Manslaughter indictment for officer charged with shooting man in the back
An Oklahoma City police sergeant unnecessarily fired three shots at a man as he was running away, officials said.
An Oklahoma City police sergeant who shot a man in the back three times as he ran away last December was charged with manslaughter on Thursday.
The shooting by Sgt. Clifford Holman, 36, who is white, of the man, Bennie Edwards, 60, who was Black, was partially captured on video and touched off city protests. Mr. Edwards had struggled with mental illness and, The Oklahoman reported, the officers who faced him did not have crisis intervention certification.
"In determining whether or not the use of deadly force by an officer is lawfully justified or not, there are always many things to consider," the district attorney for Oklahoma County, David W. Prater, said in announcing the case against Sergeant Holman, according to The Associated Press. "Any loss of human life is tragic, and I very seriously take these decisions."
An affidavit from a homicide detective who investigated the matter, Bryn Carter, accompanied Mr. Prater's charging document and described the events leading to the death of Mr. Edwards.
The police received a call on Dec. 11 about a man disturbing clients near a store. The first officer to arrive found a man near a pawnshop, Mr. Edwards. Mr. Edwards opened a folding knife he had in his right hand when the officer approached and, according to the affidavit, began telling the officer to leave.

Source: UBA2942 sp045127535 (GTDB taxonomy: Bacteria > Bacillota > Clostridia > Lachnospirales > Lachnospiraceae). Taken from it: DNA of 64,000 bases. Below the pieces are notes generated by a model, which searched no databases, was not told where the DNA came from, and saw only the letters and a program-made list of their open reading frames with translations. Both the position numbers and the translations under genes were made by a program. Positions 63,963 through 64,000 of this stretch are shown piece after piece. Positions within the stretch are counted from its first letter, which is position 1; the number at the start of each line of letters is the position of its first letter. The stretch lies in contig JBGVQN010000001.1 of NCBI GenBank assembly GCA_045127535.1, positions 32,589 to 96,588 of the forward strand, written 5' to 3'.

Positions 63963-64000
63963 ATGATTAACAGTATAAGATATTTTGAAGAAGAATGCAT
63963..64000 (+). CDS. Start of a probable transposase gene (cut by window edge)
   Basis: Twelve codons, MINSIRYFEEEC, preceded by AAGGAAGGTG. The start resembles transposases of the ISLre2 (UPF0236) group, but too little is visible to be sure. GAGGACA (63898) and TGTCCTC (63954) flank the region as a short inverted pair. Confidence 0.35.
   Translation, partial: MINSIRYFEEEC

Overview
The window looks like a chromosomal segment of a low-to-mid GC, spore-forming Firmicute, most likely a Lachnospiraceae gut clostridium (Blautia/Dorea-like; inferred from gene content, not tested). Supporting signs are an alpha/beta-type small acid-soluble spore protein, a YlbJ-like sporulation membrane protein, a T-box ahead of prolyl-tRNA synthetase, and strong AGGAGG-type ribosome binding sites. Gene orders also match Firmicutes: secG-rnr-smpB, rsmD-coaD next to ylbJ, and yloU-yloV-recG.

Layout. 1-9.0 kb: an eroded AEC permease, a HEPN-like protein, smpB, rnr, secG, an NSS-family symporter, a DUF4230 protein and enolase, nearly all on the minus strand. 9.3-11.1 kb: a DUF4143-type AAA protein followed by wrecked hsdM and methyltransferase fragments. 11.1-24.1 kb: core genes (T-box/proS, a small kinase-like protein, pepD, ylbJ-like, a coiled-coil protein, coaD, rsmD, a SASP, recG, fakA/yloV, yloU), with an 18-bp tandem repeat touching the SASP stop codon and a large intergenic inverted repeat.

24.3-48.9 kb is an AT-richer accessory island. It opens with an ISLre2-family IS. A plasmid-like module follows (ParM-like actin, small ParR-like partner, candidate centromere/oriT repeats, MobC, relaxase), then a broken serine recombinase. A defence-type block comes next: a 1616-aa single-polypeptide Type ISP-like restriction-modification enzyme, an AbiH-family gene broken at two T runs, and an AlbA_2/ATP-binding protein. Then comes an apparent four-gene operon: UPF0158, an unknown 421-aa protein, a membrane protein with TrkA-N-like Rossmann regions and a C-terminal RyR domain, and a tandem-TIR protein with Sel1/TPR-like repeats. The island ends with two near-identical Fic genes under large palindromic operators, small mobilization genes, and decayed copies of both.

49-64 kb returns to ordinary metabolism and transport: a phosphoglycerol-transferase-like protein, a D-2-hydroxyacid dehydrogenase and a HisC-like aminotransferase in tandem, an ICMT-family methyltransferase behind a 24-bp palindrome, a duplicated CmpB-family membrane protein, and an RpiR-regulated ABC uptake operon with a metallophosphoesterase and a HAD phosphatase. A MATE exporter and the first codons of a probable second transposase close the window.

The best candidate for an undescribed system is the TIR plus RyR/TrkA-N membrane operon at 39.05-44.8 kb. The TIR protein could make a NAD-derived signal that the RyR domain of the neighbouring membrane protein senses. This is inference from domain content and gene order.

Sgt. Keith A. Duroy, the officer, called for backup and specifically requested a unit with a Taser. Sergeant Holman, the department's seven-year veteran and a certified Taser operator, soon arrived.
The affidavit stated that Mr. Edwards kept telling officers to leave, "keeping the knife in his right hand, and pointing it at officers as they gave him orders to drop it." "Sergeant Holman "deployed his Taser at Mr. Edwards with no effect on two separate occasions. Mr. Holman also sprayed Mr. Edwards with a gas that, the affidavit said, had "little to no effect."
Mr. Edwards charged Sergeant Duroy with the knife at some point after the second use of the Taser, before he changed directions and began to "run away from officers," the affidavit said. That was when Sergeant Holman dropped his Taser, drew his gun, "and unnecessarily fired three shots at Mr. Edwards as he ran away, hitting him in his upper middle back, causing him to die," it said.
First-degree manslaughter was charged against Sergeant Holman. An alternative, lesser charge of second-degree manslaughter against the sergeant is also included in the charging document from Mr. Prater's office.
In a statement on Thursday evening, Kyle Sweet, a lawyer representing Sergeant Holman, said, "We respect the heartbreak suffered by Mr. Edwards' family, but we are convinced that Sergeant Holman acted lawfully, and we are proud to represent him as we fight these charges in court."
The latest police officer in Oklahoma County to be charged by Mr. Prater following a fatal shooting is Sergeant Holman.
In 2014, after being found guilty of first-degree manslaughter for shooting a teenager in the back, Capt. Randy Harrison was sentenced to four years in prison. After he was convicted of second-degree murder in the shooting death of an unarmed man, Sgt. Keith Sweeney was sentenced to 10 years in prison in 2019.
Chance Avery, a police department corporal in The Village, Okla., was charged with manslaughter last year for shooting a man wielding a baseball bat, KFOR, a TV station, reported. That trial is in progress.